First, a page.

Extending marriage to same-sex couples has generated more support for LGBT rights – not backlash
For Immediate Distribution
Jan. 26, 2016
Lauren Jow, email@example.com, 310-206-0314
LOS ANGELES — While public support for marriage for same-sex couples has increased nationwide, states that legalized it from November 2012 through July 2013 saw the most dramatic drop in anti-gay attitudes, according to a new paper co-authored by Andrew Flores, Public Opinion and Policy Analyst at the Williams Institute at UCLA School of Law, and published in Political Research Quarterly.
“Americans have been changing their mind on marriage equality and at ever-increasing rate,” Flores said. “This study shows how legalizing marriage for same-sex couples also contributes to fuller acceptance of public policies and lesbians and gay men. Our findings also support a number of studies that have not observed backlash when social movements achieve some of their policy goals.”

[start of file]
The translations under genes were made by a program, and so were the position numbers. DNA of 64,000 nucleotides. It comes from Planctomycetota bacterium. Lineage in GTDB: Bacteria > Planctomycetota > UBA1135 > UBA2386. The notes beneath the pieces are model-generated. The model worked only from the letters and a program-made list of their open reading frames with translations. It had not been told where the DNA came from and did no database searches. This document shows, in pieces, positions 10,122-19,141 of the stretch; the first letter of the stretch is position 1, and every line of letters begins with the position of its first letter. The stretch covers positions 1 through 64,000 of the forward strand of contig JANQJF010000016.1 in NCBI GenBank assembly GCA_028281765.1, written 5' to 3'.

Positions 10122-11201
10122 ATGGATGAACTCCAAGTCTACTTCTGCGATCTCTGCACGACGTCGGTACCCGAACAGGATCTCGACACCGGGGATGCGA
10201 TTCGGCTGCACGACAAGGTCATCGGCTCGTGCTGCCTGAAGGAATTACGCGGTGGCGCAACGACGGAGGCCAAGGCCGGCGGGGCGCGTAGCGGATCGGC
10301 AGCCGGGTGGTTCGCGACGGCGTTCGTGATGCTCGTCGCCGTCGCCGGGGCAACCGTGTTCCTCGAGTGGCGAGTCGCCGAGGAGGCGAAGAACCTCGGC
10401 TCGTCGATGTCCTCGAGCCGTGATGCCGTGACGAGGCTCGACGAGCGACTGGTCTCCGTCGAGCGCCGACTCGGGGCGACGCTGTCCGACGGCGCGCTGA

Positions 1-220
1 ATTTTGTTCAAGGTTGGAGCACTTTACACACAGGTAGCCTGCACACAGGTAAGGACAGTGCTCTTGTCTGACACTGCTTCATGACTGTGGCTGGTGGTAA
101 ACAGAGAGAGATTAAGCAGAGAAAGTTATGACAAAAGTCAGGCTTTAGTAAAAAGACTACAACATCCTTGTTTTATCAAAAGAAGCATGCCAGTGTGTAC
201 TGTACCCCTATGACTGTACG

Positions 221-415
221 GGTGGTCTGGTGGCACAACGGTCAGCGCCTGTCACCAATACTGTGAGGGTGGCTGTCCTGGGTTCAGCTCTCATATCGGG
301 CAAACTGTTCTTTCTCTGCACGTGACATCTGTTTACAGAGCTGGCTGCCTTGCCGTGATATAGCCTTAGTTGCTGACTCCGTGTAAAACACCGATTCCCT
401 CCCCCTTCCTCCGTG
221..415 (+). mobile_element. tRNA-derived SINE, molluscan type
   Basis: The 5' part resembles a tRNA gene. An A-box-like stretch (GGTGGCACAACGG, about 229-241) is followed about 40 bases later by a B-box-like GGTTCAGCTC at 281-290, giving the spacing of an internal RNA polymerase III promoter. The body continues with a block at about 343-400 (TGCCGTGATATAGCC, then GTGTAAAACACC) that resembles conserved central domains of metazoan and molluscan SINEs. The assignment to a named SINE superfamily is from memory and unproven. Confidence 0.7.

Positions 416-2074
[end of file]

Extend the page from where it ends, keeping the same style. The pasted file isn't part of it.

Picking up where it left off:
Key findings from the report include:
• In states that legalized marriage equality from November 2012 through July 2013, 47 percent of residents who initially were opposed changed their minds.
• In states where marriage equality was not legal during that time period, 24 percent of residents who were initially opposed changed their minds.
• The near two-fold difference in changing attitudes is statistically significant.
The study, titled “Backlash, Consensus, Legitimacy, or Polarization: The Effect of Same-Sex Marriage Policy on Mass Attitudes,” examined data from the American National Election Study from 2012 and a re-contact study in 2013. The first ANES study captured attitudes before and after the 2012 presidential election, in which four states faced ballot measures or referenda on same-sex marriage. The 2013 follow-up study captured attitudes after the U.S. Supreme Court’s same-sex marriage rulings.
The paper received the 2015 Best Paper Award in LGBT Politics by the LGBT Caucus of the American Political Science Association.